Safe and Spooktacular Halloween
Halloween, formerly known as All Hallows Eve, has evolved over time into a day of activities like trick-or-treating, pumpkin carving, festivals, fairs, sweet treats and dressing up. October 31 is an exciting day for kids and families, but there are a few safety tips to keep in mind to help keep the ghostly good times going.
The Perfect Pumpkin
A good jack-o-lantern is the perfect accessory to any Halloween decorations. Creating a scary face can be a fun family project, however, children should never use a knife. Have kids scoop out the slimy guts of the pumpkin and separate the seeds to use as a fun snack. Bake the pumpkin seeds with cinnamon and sugar for something sweet, or just salt for a savory option. For kids who like a little more independence, pick smaller pumpkins and have the kids paint designs on them. Look for glow-in-the-dark paint to help give their faces the final touch.
Encourage your children to be anything they want for the big day, but make sure their costumes are also safe. Costumes should be easy to see in the dark. If they’re wearing a mask, make sure they can easily see out of it and breathe easily. An alternative to a mask is face paint. Try the paint on a less sensitive area to make sure your child doesn’t have a reaction. Additionally, you should remove any face paint once they’ve finished trick or treating. If you notice your child is having a reaction to the paint or makeup, try a low-dose topical hydrocortisone cream on the affected area for a day or two. A minor, but persistent reaction can be treated at an urgent care center. If they experience any lip swelling or difficulty breathing, seek medical attention immediately.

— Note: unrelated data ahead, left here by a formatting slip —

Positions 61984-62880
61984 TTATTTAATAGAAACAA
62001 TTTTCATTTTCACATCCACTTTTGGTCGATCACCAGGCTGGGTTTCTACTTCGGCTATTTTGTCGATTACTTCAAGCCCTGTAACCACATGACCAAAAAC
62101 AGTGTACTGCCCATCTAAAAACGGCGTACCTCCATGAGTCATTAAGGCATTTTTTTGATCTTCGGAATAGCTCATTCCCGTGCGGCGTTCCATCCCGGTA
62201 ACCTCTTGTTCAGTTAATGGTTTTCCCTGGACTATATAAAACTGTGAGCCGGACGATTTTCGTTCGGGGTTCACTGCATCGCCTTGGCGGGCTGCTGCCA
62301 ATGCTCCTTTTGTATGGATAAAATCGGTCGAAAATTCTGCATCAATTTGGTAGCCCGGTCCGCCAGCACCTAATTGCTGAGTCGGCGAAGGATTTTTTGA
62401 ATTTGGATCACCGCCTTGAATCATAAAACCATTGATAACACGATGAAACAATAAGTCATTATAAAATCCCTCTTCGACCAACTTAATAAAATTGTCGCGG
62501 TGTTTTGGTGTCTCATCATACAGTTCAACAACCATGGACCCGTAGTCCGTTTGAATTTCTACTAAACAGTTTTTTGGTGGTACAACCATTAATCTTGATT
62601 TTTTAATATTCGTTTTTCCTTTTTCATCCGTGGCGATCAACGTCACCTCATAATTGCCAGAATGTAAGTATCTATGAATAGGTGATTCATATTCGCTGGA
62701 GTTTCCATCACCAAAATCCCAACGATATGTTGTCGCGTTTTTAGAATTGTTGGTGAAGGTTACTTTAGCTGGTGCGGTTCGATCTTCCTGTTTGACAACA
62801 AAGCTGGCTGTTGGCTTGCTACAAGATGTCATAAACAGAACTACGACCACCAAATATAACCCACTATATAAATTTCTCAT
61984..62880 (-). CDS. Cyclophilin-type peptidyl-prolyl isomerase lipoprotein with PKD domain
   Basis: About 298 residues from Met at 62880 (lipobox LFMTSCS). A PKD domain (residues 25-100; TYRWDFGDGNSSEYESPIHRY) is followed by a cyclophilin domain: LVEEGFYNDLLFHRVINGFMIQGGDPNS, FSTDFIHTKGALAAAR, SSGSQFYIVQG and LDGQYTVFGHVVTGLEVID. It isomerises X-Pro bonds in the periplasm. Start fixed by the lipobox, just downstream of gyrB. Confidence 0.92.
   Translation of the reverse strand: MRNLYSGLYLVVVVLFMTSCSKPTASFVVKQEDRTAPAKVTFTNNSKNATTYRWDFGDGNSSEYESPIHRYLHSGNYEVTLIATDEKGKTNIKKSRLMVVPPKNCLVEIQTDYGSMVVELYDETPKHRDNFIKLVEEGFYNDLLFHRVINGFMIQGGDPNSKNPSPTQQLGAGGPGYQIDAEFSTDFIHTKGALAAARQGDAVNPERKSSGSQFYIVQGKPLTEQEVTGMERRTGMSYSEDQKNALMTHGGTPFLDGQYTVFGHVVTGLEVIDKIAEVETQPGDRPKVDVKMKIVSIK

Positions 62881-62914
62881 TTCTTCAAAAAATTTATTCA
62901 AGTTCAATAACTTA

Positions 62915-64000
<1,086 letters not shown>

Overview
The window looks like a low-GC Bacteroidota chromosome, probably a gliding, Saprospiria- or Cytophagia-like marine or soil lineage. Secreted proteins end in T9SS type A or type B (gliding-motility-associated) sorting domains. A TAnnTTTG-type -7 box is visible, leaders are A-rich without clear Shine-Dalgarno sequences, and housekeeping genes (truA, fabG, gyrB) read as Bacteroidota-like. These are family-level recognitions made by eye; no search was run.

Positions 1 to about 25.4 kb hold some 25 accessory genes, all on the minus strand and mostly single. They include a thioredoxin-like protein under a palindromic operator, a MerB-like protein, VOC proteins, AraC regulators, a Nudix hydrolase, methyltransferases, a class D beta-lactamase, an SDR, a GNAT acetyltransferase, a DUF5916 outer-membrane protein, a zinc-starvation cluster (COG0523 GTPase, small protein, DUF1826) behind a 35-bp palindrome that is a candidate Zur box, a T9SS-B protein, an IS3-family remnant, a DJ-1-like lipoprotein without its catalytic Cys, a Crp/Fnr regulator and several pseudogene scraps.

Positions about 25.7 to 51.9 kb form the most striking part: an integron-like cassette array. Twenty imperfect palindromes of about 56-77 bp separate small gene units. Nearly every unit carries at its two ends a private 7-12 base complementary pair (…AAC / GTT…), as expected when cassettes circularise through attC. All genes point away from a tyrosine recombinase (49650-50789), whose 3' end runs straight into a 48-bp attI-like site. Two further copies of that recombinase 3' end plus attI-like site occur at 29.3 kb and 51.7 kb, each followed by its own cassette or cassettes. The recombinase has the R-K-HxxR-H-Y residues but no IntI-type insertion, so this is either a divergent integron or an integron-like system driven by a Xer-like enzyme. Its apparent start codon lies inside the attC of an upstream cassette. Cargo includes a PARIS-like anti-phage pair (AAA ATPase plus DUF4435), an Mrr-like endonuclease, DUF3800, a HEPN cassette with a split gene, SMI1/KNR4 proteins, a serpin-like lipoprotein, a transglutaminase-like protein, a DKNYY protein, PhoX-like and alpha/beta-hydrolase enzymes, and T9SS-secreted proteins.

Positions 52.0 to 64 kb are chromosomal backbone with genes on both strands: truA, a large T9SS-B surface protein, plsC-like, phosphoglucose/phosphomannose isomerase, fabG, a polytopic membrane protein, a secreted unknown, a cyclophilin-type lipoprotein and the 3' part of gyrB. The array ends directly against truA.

Going Through the Goody Bag
Plastic cauldrons, pumpkin-shaped buckets or even pillowcases have served as goody bags for years. The bigger the container, the more loot there is. But there are a few safety tips when it comes to chowing down on this season’s stash. Make sure to inspect your child’s candy before they dive into it. When inspecting the candy, remove anything that isn’t wrapped. Also, treats could pose a choking hazard so look for anything small that could get stuck in their throat. Consider feeding your children before they go out, which may help them stay full. Set a limit of candy for the following days, one to two pieces to avoid excess calories and sugar.
Safe Tricks and Treats
Cruising around to find the best neighborhoods with the best candy is a great Halloween pastime. Children should always go trick or treating in large groups with parental supervision. Consider alternatives to knocking on neighbor’s doors that could include school, church or community trick-or-treats or fall festivals. If you prefer to give out something a little less sweet this year at your house, consider stickers, fun-shaped erasers, and snack-size bags of popcorn or fruit snacks.